Ultimately, though, the changed circumstances following the war did not favor workers or their organizations. For state authorities, not to mention employers, labor (black and white, male and female) stood as an object to be managed rather than accorded the full possibilities of “free labor.” Recognizing the riskiness of strikes amidst a rapidly demobilizing military, union leaders like William Sylvis worked out a pragmatic strategy of respectable unionism aimed at winning prolabor legislation and early attempts at arbitration of workplace disputes. In setting out this line of argument, Lause locates the wartime and immediate postwar antecendents of what would later be called “business unionism.” But he also laments labor’s Faustian choice. It was not so much that unionists had other plausible options, for Reconstruction--and its betrayal of the freedpeople--figured as part of “the same institutional process that warred on Indians, the humanity of women, and the innately democratic character of the mass strike. Reconstruction did not fail; it succeeded as its real movers and shakers determined it should” (p. 178). Rather, in buying into Reconstruction’s myth of progress--the conviction that the war had resulted in an expansion of equality and justice alongside the extension of market capitalism--labor leaders paved the way for responsible unionism and foreclosed the democratic possibilities of mass organization and action. For Lause, the historic marginalization of the US labor movement dates to that moment.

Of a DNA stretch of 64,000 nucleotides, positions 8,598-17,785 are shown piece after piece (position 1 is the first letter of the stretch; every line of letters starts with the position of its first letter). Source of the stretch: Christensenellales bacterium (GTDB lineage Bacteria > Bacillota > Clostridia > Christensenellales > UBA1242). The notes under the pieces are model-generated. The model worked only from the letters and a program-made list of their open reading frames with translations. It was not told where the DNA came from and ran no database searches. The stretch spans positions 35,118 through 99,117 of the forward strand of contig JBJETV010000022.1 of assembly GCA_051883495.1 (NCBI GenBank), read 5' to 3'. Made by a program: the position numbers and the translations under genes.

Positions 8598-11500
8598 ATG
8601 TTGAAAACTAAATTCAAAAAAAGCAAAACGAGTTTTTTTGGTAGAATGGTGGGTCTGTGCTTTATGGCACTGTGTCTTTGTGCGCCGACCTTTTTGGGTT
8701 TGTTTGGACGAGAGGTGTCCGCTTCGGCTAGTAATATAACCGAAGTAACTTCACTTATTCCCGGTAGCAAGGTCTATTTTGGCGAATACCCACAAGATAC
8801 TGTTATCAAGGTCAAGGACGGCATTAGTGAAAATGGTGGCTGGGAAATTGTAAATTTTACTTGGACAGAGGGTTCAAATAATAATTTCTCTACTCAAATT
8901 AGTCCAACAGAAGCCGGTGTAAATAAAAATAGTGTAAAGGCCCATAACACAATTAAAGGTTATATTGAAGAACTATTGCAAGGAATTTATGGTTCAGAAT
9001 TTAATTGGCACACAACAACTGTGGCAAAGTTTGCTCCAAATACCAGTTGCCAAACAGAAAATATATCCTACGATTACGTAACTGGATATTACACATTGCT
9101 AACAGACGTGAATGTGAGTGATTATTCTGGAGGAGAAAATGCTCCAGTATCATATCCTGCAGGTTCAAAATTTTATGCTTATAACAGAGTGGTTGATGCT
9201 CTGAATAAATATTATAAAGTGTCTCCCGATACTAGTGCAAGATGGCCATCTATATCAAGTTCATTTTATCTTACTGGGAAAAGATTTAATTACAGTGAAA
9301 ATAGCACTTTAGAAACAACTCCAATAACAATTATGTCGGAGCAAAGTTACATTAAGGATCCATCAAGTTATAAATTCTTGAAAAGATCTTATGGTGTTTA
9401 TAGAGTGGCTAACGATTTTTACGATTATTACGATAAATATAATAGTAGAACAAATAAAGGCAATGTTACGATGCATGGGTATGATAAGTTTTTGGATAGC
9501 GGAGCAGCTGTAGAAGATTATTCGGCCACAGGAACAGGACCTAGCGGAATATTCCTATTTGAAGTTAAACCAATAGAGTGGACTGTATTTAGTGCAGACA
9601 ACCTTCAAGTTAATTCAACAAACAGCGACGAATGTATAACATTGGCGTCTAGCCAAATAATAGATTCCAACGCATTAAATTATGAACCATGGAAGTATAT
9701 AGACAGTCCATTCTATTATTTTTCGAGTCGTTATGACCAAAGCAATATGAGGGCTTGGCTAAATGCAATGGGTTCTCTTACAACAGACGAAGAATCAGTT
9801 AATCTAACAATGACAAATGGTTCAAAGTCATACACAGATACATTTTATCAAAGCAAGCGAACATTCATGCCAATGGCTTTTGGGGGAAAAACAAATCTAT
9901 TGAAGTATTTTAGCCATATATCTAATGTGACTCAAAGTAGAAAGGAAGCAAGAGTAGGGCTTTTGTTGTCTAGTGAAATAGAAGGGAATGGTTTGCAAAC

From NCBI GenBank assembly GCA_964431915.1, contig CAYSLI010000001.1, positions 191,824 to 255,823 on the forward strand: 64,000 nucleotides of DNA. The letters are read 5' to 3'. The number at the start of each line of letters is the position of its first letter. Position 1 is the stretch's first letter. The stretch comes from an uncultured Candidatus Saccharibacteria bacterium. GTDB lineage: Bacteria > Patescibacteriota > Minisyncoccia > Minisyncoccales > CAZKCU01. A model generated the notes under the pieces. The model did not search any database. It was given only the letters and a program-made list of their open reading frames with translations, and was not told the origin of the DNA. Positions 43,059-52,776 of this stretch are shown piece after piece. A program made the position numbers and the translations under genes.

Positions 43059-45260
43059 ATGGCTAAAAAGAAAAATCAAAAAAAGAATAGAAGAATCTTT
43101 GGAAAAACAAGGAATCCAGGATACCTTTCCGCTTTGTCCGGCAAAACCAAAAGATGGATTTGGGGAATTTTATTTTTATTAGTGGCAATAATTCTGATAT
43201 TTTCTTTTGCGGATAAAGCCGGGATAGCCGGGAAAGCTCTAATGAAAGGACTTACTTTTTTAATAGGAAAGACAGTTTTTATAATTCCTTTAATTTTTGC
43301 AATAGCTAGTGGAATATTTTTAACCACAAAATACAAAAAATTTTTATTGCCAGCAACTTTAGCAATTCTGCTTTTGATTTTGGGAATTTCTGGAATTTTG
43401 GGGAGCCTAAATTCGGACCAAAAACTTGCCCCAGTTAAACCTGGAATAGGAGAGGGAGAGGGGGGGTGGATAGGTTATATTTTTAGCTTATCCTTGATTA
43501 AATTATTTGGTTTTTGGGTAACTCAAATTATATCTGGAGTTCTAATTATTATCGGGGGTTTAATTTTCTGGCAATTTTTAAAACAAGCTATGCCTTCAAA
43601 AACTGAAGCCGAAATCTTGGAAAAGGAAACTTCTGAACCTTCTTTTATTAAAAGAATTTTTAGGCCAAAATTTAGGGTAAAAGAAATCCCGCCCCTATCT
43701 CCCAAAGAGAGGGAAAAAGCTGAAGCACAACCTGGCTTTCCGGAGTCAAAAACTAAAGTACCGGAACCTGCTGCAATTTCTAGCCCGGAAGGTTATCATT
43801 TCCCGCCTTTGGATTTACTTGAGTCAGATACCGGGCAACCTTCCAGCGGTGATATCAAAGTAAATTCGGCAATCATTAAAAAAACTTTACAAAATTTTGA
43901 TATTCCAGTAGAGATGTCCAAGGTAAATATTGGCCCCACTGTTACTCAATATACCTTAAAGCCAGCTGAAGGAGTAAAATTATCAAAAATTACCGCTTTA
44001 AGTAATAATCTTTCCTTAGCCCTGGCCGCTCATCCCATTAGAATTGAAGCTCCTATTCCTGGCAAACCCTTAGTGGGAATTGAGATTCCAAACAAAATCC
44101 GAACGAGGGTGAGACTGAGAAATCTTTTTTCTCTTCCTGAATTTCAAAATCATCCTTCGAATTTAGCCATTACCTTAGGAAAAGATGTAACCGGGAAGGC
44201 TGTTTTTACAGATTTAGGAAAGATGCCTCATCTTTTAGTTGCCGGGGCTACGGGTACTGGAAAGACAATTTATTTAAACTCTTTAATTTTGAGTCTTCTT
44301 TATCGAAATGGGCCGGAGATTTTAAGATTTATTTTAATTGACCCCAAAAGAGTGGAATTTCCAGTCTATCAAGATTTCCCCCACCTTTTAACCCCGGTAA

Mark Lause brings together Civil War history and labor history in a balanced and fruitful manner. With attention to the experiences and agency of Northern and Southern white workers, immigrants, women, enslaved African Americans, and freedpeople, he illustrates the Civil War as a crucial moment of class formation. (Though, despite his bottom-up approach, Lause tends to amplify the voices of union and labor reform leaders.) Such scope rests on decades’ work in archives, historical societies, and libraries as well as in material available digitally. (Indeed, the challenges of researching Civil War working-class history before the age of the Internet may partially explain why it is only now that we have a book like Free Labor.) At the same time, however, the wealth of examples and anecdotes impart a busyness to the narrative that, for all its nuance, can obscure the big ideas. Matters of prose and style further complicate matters, requiring hard work of readers. (The manuscript could have used a good editorial once- or thrice-over.) Nevertheless, Free Labor: The Civil War and the Making of an American Working Class stands as a major achievement, filling a huge gap in the literature and revising our understanding of nineteenth-century labor history and the history of the Civil War.